Tributes paid to rugby ball-stitching legend Batch

John Batchelor stitching the rugby balls at Gilberts NNL-151008-110351002
John Batchelor stitching the rugby balls at Gilberts NNL-151008-110351002

Loving tributes have been paid to one of the longest-serving rugby ball-stitchers in Rugby who unexpectedly died, aged 83.

Malcolm Desmond John Batchelor, who everyone knew as John, died after contracting sepsis while in hospital for a knee replacement on April 19.

John Batchelor stitching rugby balls at Gilbert's. Photo: Lawrence Webb NNL-170427-091743001

John Batchelor stitching rugby balls at Gilbert's. Photo: Lawrence Webb NNL-170427-091743001

‘Batch’, as his ex-colleagues knew him, worked at Gilbert’s in St Matthew’s Street for 57 years having started when he was 15 years old – his wife Maureen said he may have made more than 50,000 balls.

He stayed on when it became the Webb Ellis Museum, sharing his encyclopedic knowledge of rugby with visitors and was well-known in the town.

“‘Batch’ was an excellent craftsman, the finest stitcher of leather rugby balls,” museum owners Rod, Jim and Lawrence Webb said in a tribute.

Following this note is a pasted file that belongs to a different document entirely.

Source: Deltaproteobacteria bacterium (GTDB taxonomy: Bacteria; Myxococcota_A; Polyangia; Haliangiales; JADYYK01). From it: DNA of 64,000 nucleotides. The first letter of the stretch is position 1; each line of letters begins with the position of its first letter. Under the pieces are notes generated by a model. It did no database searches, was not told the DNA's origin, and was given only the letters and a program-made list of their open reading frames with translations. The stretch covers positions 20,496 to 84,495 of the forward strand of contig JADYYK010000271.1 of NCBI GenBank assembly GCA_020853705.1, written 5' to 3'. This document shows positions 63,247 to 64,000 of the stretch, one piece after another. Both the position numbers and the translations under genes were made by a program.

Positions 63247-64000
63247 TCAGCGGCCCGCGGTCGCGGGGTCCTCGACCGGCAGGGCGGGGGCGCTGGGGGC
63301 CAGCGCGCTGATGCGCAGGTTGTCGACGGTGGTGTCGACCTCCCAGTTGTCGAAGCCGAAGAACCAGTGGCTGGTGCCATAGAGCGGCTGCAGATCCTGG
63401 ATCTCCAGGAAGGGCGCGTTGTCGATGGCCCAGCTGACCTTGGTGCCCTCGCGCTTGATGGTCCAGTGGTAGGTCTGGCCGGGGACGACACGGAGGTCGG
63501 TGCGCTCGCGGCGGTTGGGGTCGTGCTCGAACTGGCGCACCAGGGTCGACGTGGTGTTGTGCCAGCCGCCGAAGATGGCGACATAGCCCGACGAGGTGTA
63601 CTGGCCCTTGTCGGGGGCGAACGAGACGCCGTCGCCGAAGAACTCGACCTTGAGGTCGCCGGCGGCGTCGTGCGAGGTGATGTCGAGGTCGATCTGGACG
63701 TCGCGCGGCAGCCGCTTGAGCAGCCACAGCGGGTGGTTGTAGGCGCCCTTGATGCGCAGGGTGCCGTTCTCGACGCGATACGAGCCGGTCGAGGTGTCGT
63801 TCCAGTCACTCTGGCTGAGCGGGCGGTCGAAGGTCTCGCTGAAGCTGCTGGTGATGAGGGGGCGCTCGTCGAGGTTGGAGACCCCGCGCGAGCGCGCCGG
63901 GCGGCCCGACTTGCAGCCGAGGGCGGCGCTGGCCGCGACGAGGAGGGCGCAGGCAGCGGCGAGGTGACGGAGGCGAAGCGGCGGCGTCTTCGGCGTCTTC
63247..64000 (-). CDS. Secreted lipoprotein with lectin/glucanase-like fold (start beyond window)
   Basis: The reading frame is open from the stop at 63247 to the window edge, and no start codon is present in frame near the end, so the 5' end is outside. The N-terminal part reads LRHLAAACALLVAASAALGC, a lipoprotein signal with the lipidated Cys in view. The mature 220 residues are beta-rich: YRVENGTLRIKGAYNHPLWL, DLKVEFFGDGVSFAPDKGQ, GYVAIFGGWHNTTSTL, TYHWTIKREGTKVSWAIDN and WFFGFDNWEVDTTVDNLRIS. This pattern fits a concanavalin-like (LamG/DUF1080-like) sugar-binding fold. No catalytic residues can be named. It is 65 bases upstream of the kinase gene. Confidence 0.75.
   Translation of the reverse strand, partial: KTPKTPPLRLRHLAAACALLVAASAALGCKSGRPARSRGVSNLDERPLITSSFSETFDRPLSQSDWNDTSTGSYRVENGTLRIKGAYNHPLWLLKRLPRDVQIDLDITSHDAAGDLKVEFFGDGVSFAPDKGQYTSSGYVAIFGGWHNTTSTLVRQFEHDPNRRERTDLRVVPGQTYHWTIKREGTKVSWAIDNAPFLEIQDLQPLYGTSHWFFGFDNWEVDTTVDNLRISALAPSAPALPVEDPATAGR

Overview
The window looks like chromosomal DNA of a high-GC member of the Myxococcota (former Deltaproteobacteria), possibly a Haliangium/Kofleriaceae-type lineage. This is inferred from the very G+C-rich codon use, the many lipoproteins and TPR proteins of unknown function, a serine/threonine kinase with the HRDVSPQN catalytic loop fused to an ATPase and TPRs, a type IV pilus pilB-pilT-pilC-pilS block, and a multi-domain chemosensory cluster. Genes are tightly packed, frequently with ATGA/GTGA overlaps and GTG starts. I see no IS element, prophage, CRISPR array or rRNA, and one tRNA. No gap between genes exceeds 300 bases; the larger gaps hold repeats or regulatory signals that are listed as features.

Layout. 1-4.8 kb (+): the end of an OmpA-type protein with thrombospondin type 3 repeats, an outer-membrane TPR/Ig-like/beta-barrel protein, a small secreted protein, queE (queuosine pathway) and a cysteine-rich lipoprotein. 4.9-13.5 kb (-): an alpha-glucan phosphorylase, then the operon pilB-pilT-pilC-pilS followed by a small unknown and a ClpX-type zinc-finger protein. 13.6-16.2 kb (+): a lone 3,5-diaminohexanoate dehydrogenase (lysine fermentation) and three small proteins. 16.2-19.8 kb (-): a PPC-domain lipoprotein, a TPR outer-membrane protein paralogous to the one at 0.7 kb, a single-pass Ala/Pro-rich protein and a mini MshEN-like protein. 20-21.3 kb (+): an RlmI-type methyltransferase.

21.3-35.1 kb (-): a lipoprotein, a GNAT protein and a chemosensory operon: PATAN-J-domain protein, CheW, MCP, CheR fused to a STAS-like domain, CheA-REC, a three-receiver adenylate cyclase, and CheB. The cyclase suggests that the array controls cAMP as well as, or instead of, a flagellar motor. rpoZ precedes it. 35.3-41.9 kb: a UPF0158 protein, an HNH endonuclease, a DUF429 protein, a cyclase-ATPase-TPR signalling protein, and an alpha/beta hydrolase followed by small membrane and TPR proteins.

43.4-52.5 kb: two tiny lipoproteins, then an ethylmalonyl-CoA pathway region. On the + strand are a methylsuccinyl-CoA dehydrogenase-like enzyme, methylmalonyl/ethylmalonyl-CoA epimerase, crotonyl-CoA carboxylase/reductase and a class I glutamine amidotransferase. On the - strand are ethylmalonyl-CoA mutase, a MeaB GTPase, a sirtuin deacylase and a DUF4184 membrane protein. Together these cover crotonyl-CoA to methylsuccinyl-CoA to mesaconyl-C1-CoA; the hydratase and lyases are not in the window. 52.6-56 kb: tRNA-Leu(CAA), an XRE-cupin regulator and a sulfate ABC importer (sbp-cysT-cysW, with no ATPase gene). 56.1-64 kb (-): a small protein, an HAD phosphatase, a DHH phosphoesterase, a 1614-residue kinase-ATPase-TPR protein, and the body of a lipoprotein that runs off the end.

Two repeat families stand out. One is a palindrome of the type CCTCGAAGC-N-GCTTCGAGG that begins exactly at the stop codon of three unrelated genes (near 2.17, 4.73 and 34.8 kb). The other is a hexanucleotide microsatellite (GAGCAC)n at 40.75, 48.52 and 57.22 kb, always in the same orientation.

“Forty-plus years of applying his trade, ensured every single ball, whether a match ball or a miniature, was a hand-crafted work of art.”

I still feel like he’s going to come back but he’s not.

John Batchelor’s widow Maureen

They added: “It was obvious that John was the star attraction in the museum, and was asked to stitch at various shows around the world.”

John was born and bred in Rugby and worked in the rugby ball shop and museum his whole life, besides 13 years in the armed forces.

Maureen, 80, said she was expecting him to come home from hospital after going in for a knee operation in March, but felt lucky he had lived as long as he did.

“I didn’t think I was going to lose him and it’s very hard to let it sink in, I still feel like he’s going to come back but he’s not,” she said.

Maureen is proud of John and all of his ventures, from going to Japan with World Rugby, to hosting touring players in Rugby.

John features in films in the World Rugby Hall of Fame, was interviewed countless times and was part of the town’s fabric.

“Everybody knew him when he went in to the town – he didn’t know half of them but they all did. He loved his job, that’s why he carried on working even when he was 65 and went part-time because he loved it so much,” she said.